Paradoxes in Therapy: Why do We Reject Empathy?
Some of us may struggle to accept empathy within the therapeutic relationship
Therapist Joshua Miles explores the nature of personal change that occurs in therapy
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The therapeutic relationship exists on different levels of reality, both that of ordinary life and the experiences occurring within it, as well as within the therapeutic frame and boundaries of therapy. Due to therapy occurring on different levels of reality, it is inherent that this brings about paradoxical experiences for both therapist and client. Within this article, I aim to explore the different paradoxes that exist within therapy and offer an insight into how these can be further understood.
We live in a world that demands change from us at many levels, both consciously and unconsciously. Advertising asks that we become something different to what we are: be thinner, be fitter, be more intelligent. In our working lives, we encounter managers, bosses or departments that ask we prove we are making progress in our respective fields, that we are moving forward or getting results.
This drive to prove to ourselves and others that we are making progress, is in direct conflict with the process of psychotherapy, where change does not operate on a graph, and cannot be mapped. Change within the therapeutic relationship is of a highly personal nature and depends on many factors such as, the length of therapy, relationship with your therapist or your motivation for therapy.
The paradox of change in therapy is that in order for it to occur, the person must be allowed to truly be who they are. So, even though a therapist will work to encourage, foster and enable change, it must be noted that a client may first need to endure a period of time and struggle before this change occurs. So, even though one of the key words associated with therapy is change, this is not always as simple as it may seem.
Empathy in psychotherapy is usually understood as a benevolent act whereby the therapist deeply understands their client, and in turn the client is grateful, and feels moved by the fact they have been heard, valued and had their difficulties recognised. This level of empathic connection has long been common knowledge within psychotherapy, and it is one aspect of the therapeutic relationship that can be attributed to fostering change and development within a client.
The paradox within empathy is that it is possible a client may not be desiring, wanting or welcoming of such a deep level of understanding, and may instead view it as intrusive. Instead of wishing to be fully seen by their therapist, a client may feel that the deep levels of their self have been entered, the barriers and defenses they built up over time breached, and their feelings exposed, leaving them overwhelmed by anxiety, fear or shame.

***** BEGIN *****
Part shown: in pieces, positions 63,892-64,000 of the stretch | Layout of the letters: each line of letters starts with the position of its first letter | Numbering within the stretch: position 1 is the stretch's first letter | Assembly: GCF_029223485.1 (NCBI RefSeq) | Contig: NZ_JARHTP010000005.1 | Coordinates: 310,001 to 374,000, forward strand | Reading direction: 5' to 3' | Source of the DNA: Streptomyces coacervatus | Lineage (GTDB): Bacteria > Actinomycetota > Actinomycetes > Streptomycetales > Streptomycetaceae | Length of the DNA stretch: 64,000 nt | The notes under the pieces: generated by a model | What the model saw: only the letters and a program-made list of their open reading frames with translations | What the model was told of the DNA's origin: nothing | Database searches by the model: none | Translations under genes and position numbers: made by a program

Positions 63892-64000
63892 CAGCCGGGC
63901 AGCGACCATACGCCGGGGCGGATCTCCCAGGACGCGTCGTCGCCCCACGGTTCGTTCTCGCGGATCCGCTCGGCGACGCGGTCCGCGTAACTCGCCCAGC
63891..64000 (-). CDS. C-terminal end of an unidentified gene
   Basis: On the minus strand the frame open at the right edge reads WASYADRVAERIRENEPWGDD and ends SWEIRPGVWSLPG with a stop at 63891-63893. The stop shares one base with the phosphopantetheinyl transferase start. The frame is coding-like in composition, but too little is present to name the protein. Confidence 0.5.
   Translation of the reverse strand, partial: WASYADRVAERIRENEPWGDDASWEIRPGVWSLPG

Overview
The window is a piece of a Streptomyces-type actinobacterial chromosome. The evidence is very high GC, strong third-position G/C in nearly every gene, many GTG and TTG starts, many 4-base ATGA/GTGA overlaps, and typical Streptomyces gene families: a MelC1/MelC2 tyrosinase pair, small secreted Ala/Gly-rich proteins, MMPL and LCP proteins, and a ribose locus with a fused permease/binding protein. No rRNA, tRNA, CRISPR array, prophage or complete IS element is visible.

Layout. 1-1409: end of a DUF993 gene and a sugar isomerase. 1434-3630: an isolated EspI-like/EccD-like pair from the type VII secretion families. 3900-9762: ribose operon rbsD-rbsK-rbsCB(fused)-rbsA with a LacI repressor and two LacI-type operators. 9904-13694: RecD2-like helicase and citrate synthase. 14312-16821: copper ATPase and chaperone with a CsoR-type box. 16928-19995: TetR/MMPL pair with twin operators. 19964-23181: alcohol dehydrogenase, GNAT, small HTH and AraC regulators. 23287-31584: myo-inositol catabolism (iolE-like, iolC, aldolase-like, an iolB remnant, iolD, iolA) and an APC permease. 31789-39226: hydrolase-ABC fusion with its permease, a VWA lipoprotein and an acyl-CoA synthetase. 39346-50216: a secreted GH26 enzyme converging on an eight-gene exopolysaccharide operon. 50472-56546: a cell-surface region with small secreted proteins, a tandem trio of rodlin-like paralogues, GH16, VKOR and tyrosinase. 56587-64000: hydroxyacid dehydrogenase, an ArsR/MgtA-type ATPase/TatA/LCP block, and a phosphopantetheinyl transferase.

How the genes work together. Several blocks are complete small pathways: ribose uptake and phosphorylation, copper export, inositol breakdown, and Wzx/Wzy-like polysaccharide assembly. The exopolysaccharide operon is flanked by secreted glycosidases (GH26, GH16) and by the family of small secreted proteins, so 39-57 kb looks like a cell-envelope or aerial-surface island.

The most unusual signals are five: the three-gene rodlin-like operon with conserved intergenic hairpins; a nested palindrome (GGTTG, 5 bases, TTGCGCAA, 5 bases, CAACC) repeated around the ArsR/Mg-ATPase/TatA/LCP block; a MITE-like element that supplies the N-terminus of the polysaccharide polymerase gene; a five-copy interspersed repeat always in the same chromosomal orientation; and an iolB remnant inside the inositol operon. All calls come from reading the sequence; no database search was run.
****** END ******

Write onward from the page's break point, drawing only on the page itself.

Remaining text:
The idea that empathy could be viewed as hurtful would seem counterintuitive to many of us. The paradox of empathy becomes more complicated as the therapist assists someone to re-engage with difficult feelings, thoughts or memories that may have been blocked, cut off or disowned. Those cut off memories or experiences are often hidden for good reason, so an ever increasing contact with difficult memories and experiences via the therapist’s empathic efforts can also evoke anxiety and a sense of vulnerability within us.
Additionally, there can be a sense in therapy that by expressing these hidden or prohibited thoughts and feelings they may by proxy injure the therapist. This can often be manifested in statements such as, ‘Oh, you don’t want to hear my difficulties, you must get bored of hearing people’s problems all day’, or ‘So, how are you, I bet you’ve had a long day’.
When clients are caught between a longing for validation and the fear of rejection or interpersonal injury, they may choose to take evasive action before a new set of trauma can arise and cause them difficulties. It is not uncommon for the sensitive and empathic responses of a therapist to be met with conflict, disengagement or as a criticism of the process or the therapist themselves. This can do the job of assigning the therapist feelings and thoughts that confirm the client’s expectations of rejection, or prevent the therapist from becoming an important attachment within their lives.
Anyone who has experienced the therapeutic relationship either as a client or as a therapist will know it is unlike any other relationship in ordinary life, and that it does not fit within a category. Even though there is clearly a meaningful bond formed over time between therapist and client, this relationship is hard to define, and to those who are not within it, difficult to understand.
However, the paradox of the therapeutic relationship is that it is a relationship that one could argue has one side, or that it is a relationship where one person is the beneficiary. Of course, therapists gain much from their clients emotionally, take joy in their work and learn from their clients. However, for the most part, the client, their stories, experiences and difficulties take centre stage within the relationship. When the therapeutic relationship between client and therapist is discussed, or worked on, it is for the benefit of the client, so they can can gain further or more informed understanding of their difficulties. The therapeutic relationship can be used as a mirror so clients can see a reflection of their relationships in their personal lives as reflected in their interactions with the therapist.
Finally, once a resolution or sufficient understanding of issues has been reached, the therapy will end, and there is in most cases no further contact, unless by way of re-entering therapy for a new difficulty should it arise.